This post complements the previous post on a social web oriented RDF store benchmark. This is a draft outline of a benchmark for mapping relational data to RDF. This is meant for mapping technologies and relies on external relational databases for all storage.

The scenario is meant to capture a case of an existing database infrastructure and translating this into RDF for ad hoc query and integration. This may serve to publish some of the data, such as product catalog information and order status as an outside accessible SPARQL end point. The RDF modeling of the data may also facilitate in-house analytics. The tentative workload is intended to represent both aspects.

The below is very tentative, all imaginable caveats apply.

To avoid reinventing the wheel, we start with the TPC C and H databases. The C database is an online order processing system and the H database is a data warehouse of orders and shipments. Both databases have orders, products and customers but are clearly not meant to be joined together. The keys for the basic entities consist of different numbers of parts, for example.

Basing this benchmark on the TPC work saves the design of the schemas and use cases.

Given this, what could we measure? From the RDF angle, we are not concerned with update transactions.

The RDF mapping benchmark must expose any information that could be had from the relational sources by themselves plus demonstrate a layer of unification that facilitates querying without significant performance overhead.

First, let us see about preserving existing functionality:

The TPC-H queries cannot be represented with SPARQL since they all involve GROUP BY. They can however be made into parameterized views of some sort and these views could be mapped into RDF. For example, Q1 is a report on order lines grouped by shipped and returned status over a period of time. The period of time does not figure in the result set. One cannot parameterize the view by just specifying a range for the time, as in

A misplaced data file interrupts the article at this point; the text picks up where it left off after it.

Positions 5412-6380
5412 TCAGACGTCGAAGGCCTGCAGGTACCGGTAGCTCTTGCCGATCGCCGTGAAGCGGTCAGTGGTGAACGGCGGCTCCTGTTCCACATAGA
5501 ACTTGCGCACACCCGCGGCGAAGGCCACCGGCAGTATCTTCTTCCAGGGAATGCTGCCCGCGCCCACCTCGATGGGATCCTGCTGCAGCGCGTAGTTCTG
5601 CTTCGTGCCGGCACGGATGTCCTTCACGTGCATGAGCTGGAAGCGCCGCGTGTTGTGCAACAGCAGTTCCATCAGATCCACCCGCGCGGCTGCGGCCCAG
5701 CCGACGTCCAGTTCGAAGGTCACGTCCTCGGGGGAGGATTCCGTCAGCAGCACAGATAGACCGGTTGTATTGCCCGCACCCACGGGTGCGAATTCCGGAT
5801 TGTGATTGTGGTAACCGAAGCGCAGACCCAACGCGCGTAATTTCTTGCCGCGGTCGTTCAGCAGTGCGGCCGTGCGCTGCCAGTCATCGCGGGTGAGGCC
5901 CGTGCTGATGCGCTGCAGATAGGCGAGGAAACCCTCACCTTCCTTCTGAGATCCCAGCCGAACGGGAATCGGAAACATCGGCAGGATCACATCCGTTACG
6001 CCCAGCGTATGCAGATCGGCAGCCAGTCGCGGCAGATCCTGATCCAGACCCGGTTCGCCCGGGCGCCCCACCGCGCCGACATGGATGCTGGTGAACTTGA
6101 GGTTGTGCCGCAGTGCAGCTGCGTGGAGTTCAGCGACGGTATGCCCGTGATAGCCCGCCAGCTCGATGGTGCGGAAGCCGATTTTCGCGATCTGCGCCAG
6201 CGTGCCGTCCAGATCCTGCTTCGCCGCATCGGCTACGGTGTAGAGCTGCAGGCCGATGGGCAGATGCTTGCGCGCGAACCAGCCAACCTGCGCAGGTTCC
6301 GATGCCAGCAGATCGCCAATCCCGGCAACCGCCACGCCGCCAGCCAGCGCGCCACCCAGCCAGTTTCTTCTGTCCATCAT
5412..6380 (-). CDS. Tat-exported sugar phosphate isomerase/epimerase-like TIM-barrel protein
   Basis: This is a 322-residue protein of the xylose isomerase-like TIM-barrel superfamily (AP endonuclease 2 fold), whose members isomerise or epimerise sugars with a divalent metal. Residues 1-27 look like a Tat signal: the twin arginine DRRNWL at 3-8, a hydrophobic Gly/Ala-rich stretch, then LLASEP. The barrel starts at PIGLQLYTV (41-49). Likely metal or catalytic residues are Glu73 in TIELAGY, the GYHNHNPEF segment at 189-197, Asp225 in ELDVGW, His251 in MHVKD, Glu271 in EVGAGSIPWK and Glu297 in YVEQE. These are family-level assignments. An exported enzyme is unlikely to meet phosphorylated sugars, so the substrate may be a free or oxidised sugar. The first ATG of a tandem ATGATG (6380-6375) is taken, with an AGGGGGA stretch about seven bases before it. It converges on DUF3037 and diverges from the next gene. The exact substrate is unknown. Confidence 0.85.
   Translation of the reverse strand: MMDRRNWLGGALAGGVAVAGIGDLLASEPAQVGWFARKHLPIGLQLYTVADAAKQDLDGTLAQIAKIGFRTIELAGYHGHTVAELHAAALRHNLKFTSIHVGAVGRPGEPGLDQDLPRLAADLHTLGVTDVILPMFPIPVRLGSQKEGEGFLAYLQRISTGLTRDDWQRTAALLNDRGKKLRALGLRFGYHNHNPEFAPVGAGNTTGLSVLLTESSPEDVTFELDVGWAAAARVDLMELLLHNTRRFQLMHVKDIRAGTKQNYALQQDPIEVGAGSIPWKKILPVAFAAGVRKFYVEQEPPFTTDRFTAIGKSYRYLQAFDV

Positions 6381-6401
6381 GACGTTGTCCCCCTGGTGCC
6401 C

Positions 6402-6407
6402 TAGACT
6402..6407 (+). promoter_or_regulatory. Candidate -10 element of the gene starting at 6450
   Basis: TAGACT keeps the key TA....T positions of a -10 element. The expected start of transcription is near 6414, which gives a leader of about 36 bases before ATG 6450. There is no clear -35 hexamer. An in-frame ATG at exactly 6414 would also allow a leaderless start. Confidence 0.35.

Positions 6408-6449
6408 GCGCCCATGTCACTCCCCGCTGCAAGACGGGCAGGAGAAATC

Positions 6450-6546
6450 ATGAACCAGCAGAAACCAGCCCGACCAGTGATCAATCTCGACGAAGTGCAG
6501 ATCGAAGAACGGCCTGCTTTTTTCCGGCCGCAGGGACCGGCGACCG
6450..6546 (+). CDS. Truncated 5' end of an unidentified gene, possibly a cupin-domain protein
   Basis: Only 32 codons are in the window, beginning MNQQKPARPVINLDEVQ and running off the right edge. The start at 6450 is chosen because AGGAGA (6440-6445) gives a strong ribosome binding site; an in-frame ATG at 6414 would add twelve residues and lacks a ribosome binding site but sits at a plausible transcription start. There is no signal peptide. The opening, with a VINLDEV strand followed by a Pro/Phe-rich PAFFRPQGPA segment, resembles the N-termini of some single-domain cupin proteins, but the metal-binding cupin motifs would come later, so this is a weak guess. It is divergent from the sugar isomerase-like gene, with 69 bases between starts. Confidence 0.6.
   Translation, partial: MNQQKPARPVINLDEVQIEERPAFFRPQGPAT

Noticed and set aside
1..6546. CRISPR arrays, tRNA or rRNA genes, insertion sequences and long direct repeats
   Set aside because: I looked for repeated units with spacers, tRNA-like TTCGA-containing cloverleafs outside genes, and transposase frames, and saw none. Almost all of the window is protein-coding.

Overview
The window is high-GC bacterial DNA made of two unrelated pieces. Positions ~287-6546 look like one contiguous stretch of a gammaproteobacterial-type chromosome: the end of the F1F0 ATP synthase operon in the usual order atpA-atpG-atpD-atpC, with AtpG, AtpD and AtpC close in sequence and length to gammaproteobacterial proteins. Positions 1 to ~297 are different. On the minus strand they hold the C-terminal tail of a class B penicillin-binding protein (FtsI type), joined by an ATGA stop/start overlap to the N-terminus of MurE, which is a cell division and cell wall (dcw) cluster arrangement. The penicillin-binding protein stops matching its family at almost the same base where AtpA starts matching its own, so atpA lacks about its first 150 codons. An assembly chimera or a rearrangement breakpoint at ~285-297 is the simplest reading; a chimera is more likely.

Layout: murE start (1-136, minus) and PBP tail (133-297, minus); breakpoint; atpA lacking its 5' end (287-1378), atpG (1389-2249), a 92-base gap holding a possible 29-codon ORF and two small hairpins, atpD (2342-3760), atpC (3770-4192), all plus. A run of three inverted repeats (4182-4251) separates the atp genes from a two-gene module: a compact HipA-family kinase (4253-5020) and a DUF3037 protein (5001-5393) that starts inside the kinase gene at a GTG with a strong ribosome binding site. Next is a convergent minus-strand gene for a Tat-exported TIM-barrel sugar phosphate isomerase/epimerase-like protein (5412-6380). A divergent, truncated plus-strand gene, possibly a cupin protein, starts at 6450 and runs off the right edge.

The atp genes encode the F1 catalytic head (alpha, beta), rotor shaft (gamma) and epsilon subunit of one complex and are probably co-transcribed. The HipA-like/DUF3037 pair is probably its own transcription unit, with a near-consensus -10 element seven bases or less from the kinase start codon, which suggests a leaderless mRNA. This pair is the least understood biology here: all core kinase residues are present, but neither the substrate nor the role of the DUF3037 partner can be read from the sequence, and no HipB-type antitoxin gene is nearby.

There simply is no time in the output. If the time were added as a min and max of times, then one could have a condition on this and the query processor could infer that only order lines from between these times would be considered. In practice, we expect a parametric view of some vendor dependent type to be used.

How would one invoke a parameterized view from SPARQL? Like

{ ?r a q1_report . ?r1 start_time ?dt1 . r1 end_time dt2 . ?r1 returnflag ?rf . ?r1 extended_price ?price . }

So r1 would be instantiated to each row of the report view and the start and end times would be considered specially, requiring dt1 and dt2 to be bound.

In this way RDF could be used for accessing the TPC-H queries and for specifying values for the substitution parameters. How each implementation achieves this is left to their discretion.

Now, let us see what more is enabled by RDF.

As said, the C and H schemas were designed separately and are not intended for joining. A mapping between C and H is conceptually meaningful between customer, geographic area and product. Orders and order lines exist in both. For purposes of our benchmark, we consider the C database to be the recent history and the H database the longer term history, with possible overlap between the two.

To make things more interesting, we could have multiple separately populated C and H databases, for example split according to product type or geographical area. We may consider this later, for now let us just consider one C database and one H database. We will assume that these are hosted by different DBMS instances and that the the DBMS managing one cannot join with the other within a single SQL query. Thus, distributed joining is to be accomplished by the RDF layer.

The queries to be answered are among the following:

  • Browsing - Any primary key is to be an IRI. Any foreign key relation is to be navigable through a predicate representing this. Take

    ?customer has_order ?order
    This is to be mapped to both customer to order relations, from the C as well as the H databases. Thus the query
    ?c has_name "ACME" . ?c has_order ?o . ?o has_line ?l . ?l has_product ?p . ?p has_name ?n .